Invoke, walk and give thanks: that is the last stage. Only the one who thanks Jesus hears the words: Your faith has saved you (Lk 17:19). It is not only healthy, it is also safe. This tells us that the point of arrival is not health, not being well, but meeting with Jesus. Salvation is not a matter of drinking a glass of water to stay in shape, it is about going to the source, which is Jesus. He alone frees us from evil, and heals the heart, only an encounter with Jesus saves, makes life full and beautiful. When we meet Jesus, our thank you is born spontaneously, because we discover the most important thing in life: not to receive a grace or solve a problem, but to embrace the Lord of life. And this is the most important thing in life: embracing the Lord of life.

It is beautiful to see that that healed man, who was a Samaritan, expressed joy with his whole self: he praised God in a loud voice, he prostrated himself, he gave thanks (cf Lk 17:15-16). The culmination of the journey of faith is to live by giving thanks. We can ask ourselves: do we, who have faith, live our days as a burden, filled with suffering or as a time of praise to be offered? Do we remain centred on ourselves, waiting to ask for the next grace or do we find our joy in giving thanks? When we give thanks, the Father is moved and pours out the Holy Spirit over us. Giving thanks is not a question of courtesy, of etiquette, it is a question of faith. A heart that gives thanks remains young. Saying Thank you, Lord when we wake up, during the day and before going to bed is the antidote to the aging of the heart, because otherwise the heart gets old and gets used badly.  The same is also true in the family, between spouses: remember to say thank you. Thank you is the simplest and most beneficial word.

Invoke, walk, thank. Today we thank the Lord for the new saints, who have walked in faith and whom we now invoke as intercessors. Three of them are nuns; they show us that religious life is a path of love in the existential peripheries of the world. Saint Marguerite Bays, on the other hand, was a seamstress; she reveals to us how powerful simple prayer, enduring patience, silent donation can be: through these acts and attitudes the Lord revived in her, in her humility, the splendour of Easter. This is the holiness of daily life, of which the holy Cardinal Newman spoke; he said: The Christian possesses a deep, silent, hidden peace which the world does not see ... The Christian is joyful, calm, good, lovable, courteous, naive, modest; he has no claims to pretence, ... his behaviour is so far removed from ostentation and refinement that at first sight one can easily take him for an ordinary person (Parochial and Plain Sermons, V, 5). We ask to be like this, gentle lights among the darkness of the world. Jesus, stay with us and we will begin to shine as you shine, to shine so as to be a light for others" (Meditations on Christian Doctrine, VII, 3). Amen.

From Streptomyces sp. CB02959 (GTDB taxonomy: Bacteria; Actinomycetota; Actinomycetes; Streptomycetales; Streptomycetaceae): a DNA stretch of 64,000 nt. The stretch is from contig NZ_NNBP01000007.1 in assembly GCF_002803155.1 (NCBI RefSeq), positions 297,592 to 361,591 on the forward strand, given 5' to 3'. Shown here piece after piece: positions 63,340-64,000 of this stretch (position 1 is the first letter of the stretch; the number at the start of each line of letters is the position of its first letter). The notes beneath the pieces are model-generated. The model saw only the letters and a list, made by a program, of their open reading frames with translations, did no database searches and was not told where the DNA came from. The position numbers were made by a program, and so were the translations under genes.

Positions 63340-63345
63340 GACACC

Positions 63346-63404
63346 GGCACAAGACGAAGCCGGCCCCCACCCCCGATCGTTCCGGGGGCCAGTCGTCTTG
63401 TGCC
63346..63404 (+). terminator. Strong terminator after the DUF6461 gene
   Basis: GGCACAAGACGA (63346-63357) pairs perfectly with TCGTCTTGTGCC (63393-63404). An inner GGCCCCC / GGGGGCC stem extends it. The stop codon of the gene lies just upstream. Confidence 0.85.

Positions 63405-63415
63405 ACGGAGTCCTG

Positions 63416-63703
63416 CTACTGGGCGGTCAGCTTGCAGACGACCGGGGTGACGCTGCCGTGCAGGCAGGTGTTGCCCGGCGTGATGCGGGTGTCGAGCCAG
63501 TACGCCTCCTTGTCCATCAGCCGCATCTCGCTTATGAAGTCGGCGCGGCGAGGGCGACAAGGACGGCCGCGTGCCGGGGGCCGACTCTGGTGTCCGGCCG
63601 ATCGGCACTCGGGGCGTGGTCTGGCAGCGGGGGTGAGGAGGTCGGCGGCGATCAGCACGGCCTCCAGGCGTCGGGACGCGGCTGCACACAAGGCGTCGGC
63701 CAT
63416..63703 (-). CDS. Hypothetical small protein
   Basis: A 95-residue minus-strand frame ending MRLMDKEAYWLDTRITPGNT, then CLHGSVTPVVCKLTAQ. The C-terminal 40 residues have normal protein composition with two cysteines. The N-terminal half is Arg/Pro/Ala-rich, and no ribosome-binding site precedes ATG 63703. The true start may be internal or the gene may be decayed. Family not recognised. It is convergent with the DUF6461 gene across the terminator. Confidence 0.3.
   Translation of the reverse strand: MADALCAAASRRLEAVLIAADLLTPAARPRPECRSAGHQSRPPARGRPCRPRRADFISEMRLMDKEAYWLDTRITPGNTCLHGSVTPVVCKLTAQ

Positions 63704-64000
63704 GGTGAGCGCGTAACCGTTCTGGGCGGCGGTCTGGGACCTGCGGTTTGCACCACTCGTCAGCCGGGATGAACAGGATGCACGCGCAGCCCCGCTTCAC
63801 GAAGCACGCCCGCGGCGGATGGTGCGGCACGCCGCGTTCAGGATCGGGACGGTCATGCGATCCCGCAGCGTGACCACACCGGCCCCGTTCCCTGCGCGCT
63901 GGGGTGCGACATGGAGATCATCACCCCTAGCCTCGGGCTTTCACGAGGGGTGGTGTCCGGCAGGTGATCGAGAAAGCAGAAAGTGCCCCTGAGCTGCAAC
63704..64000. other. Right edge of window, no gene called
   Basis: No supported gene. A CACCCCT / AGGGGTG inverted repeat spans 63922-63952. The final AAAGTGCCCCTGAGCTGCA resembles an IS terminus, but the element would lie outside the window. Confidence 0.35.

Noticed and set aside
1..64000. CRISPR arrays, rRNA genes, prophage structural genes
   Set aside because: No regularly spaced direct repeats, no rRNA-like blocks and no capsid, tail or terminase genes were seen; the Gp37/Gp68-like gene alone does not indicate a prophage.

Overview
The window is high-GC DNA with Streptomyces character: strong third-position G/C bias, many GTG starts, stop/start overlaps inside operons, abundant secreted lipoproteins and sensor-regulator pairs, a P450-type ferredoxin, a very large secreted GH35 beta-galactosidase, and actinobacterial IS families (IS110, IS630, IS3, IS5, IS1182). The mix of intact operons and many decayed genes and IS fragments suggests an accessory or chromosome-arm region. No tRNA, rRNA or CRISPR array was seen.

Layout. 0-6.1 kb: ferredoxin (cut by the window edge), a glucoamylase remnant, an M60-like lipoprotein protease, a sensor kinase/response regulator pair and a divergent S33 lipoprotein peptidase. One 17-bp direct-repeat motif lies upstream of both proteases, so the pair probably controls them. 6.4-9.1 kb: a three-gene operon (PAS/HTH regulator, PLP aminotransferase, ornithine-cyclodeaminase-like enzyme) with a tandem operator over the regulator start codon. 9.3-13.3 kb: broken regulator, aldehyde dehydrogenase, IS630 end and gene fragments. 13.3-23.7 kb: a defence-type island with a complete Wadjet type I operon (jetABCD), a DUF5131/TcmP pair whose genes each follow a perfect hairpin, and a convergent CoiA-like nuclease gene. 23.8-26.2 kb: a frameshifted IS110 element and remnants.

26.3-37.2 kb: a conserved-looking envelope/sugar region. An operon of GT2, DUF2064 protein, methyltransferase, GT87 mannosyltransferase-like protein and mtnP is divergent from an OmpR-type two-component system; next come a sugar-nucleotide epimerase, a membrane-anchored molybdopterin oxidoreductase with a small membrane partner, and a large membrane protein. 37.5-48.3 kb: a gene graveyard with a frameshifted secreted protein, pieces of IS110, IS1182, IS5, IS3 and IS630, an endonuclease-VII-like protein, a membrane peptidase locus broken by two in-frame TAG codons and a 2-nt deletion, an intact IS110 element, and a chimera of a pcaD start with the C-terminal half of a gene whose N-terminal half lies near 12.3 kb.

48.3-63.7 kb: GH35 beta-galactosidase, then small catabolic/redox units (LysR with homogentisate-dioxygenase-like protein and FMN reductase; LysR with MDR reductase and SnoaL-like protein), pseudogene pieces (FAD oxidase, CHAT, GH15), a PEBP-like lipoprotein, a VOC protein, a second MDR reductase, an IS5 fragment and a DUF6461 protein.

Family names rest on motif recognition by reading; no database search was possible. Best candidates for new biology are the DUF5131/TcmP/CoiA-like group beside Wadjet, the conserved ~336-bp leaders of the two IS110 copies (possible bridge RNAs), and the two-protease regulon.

At the conclusion of the Mass celebrated in Saint Peter's Square for the Canonization of five Blesseds, Pope Francis led the recitation of the Angelus with the faithful and with pilgrims who were present.

Greetings of the Holy Father, Pope Francis
prior to the recitation of the Angelus

Dear brothers and sisters,

Before concluding this Eucharistic celebration, I wish to greet and thank all of you.

I thank my brother Cardinals and Bishops, as well as the priests and the religious men and women who have come from every corner of the world, especially those who belong to the spiritual families of the new Saints.  I greet all the lay faithful who are gathered here.

I greet the official delegations from various countries, especially the President of the Italian Republic and His Highness, the Prince of Wales.  In effect, with their gospel witness, these Saints have contributed to the spiritual and social growth of their respective nations.

A special thought is extended to the delegates from the Anglican Communion, with sincere gratitude for their presence, and I also welcome you, dear brother, the new Bishop here in Rome.

I greet all of you, dear pilgrims, as well as those who have followed this Mass on the radio and on television.  A special greeting is extended to the faithful from Poland, who are celebrating the Pope's Day today: thank you for your prayers and for your constant affection.

And my thoughts once more go out to the Middle East.  In particular, to beloved and martyred Syria where once again we are receiving dramatic news about the departure of people from the north-east of the country, those who have been forced to abandon their homes because of military action: among these people, there are also many Christian families.  To all those who are involved, and to the International Community, I say: please, I renew my call for sincere commitment, with honesty and transparency on the path to dialogue in order to seek effective solutions.

Together with all the members of the Synod of Bishops for the Pan-Amazonian Region, especially those who are participating from Ecuador, we are following with great concern the events that are unfolding in these recent weeks in that country.  I entrust the Ecuadorian people to the common prayer and the intercession of the new saints, and I join in your suffering for those who are dead, wounded and missing. I encourage you to seek social peace, with particular attention to the most vulnerable populations, the poor and to the protection of human rights.

And now, let us turn to the Virgin Mary, a model of gospel perfection, and let us ask her to help us follow the example of the new Saints.